Is Catalonia pushing Spain towards more austerity?

In has been well documented that issues between the Spanish government and the local government in Catalonia have spilled over into violence. A recent non-binding vote on independence for the region of Catalonia prompted a vicious backlash from the Spanish government which was seen as heavy-handed by many observers. While around 90% of those who voted in the independence referendum voted in favour of being a separate nation, we know that the turnout was relatively low and the vast majority of those wishing to remain part of Spain refused to even cast their vote.

This begs the question, if Catalonia leaves Spain how will this impact the Spanish economy and Spanish property market?

Catalonia accounts for 20% of Spanish GDP

Despite the fact that Catalonia is a relatively small area compared to the whole of Spain, the busy industrial port of Barcelona helps the region account for approximately 20% of Spanish GDP. This obviously creates a good strong flow of income for the Spanish government for expenditure right across the country. In the aftermath of the 2008 economic downturn there were murmurings of discontent across Catalonia amid suggestions that income flowing into the central Spanish government pot was not being redistributed in an even manner.

There are two things to consider here, if Catalonia was to go independent or at worse receive more of the Spanish government budget pot then this must surely help house prices in the region? If Spain was to lose the massive income created by Catalonia this would reduce expenditure on public services, likely increase unemployment and lead to further bouts of austerity. We know that austerity has a massive impact upon local housing markets with household incomes under pressure and employment stability negligible.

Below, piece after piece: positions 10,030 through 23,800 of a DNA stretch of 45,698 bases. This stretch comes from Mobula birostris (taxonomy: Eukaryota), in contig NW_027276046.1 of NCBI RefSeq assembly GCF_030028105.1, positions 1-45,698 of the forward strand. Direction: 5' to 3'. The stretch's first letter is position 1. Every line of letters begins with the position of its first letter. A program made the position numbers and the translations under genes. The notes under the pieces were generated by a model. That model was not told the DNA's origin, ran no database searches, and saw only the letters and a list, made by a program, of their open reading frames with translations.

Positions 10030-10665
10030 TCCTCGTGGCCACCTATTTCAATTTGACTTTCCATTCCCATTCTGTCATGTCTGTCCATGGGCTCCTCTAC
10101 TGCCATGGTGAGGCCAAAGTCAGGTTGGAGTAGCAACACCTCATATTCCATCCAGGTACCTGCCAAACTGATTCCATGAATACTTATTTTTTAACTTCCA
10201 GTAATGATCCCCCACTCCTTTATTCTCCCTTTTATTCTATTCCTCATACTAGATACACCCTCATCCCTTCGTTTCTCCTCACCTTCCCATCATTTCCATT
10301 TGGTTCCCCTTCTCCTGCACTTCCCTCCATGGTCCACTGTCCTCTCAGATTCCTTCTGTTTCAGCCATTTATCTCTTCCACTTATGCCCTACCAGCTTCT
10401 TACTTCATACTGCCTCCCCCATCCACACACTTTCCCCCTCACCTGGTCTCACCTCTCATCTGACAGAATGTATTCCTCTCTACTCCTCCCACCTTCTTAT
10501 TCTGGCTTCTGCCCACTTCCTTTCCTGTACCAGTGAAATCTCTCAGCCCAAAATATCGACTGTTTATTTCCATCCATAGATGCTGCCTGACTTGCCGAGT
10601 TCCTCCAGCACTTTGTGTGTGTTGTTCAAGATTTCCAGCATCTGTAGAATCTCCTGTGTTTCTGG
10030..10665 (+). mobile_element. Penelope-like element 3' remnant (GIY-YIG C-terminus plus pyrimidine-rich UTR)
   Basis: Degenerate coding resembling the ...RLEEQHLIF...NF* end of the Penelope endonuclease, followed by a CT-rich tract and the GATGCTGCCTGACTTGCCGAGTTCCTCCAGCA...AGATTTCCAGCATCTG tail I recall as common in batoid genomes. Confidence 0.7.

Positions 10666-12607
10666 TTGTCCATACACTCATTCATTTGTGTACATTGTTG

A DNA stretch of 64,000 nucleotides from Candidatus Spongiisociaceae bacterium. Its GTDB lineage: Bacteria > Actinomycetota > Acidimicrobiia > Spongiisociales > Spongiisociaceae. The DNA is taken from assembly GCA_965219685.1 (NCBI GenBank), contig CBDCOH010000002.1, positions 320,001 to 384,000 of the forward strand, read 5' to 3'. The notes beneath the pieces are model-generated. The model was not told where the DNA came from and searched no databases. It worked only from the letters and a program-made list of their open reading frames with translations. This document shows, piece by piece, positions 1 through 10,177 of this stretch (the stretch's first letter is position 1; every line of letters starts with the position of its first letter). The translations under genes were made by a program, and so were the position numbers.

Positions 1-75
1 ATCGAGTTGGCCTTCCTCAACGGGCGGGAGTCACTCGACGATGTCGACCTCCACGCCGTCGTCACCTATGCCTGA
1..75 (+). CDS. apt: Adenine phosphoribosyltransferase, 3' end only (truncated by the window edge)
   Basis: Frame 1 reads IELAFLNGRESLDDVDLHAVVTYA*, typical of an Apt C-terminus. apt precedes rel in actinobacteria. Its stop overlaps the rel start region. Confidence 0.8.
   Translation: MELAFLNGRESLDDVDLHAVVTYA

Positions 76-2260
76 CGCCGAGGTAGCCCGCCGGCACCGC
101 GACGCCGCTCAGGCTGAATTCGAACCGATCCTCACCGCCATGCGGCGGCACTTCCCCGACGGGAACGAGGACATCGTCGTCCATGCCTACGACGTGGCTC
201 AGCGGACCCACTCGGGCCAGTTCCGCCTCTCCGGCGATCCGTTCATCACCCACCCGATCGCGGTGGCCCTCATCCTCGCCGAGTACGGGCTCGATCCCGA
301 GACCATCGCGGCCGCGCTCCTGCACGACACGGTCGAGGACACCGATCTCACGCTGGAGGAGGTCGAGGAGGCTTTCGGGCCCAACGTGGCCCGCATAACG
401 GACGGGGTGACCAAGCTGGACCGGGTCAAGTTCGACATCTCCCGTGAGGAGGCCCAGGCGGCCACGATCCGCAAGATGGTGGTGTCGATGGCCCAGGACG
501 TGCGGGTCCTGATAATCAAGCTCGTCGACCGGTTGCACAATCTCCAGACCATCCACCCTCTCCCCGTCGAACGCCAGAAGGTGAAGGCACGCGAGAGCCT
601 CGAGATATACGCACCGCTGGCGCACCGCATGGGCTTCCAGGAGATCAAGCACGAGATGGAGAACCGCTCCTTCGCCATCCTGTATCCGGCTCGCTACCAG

Spanish housing market

Despite the fact there have been signs of activity inshore, there are still many coastal housing markets across Spain still struggling to recover. We know that Spanish banks still have thousands upon thousands of unwanted properties on their balance sheets which they will jettison as and when they receive an acceptable offer. We know that some international investors have expressed interest in acquiring large portfolios direct from Spanish banks although agreeing an acceptable price is proving difficult in some circumstances.

This fragile recovery in Spanish property prices would be seriously undermined if Catalonia was to go independent and take with it the 20% of Spanish GDP which it creates. The uncertainty might unsettle the Catalonian housing market in the short term, if independence was granted, but in the medium to long term this might prove to be an extremely interesting investment opportunity?

EU partners stand aside

If the violence, intimidation and undemocratic moves by the Spanish government were occurring outside of the European Union we can only guess that the reaction would be very different. So far EU partners have refused to criticise Spain, questioned Catalonia’s ability to call an independence referendum and seemingly ignored the wanton violence much of which was perpetrated by the Spanish police. In reality Spain has struggled more than most to return to property prices seen prior to the 2008 economic crash, unemployment is still a problem and the economy while recovering is not exactly powering ahead. As a consequence, the Spanish authorities cannot afford to let Catalonia leave the fold although the invoking of ancient laws to take control of the regional parliament is just provoking more anger and resentment.

The Spanish government is in a very difficult situation at the moment and some observers believe that the conflict and resentment recent events have created is now too deep-seated to derail the long-term goal of independence.

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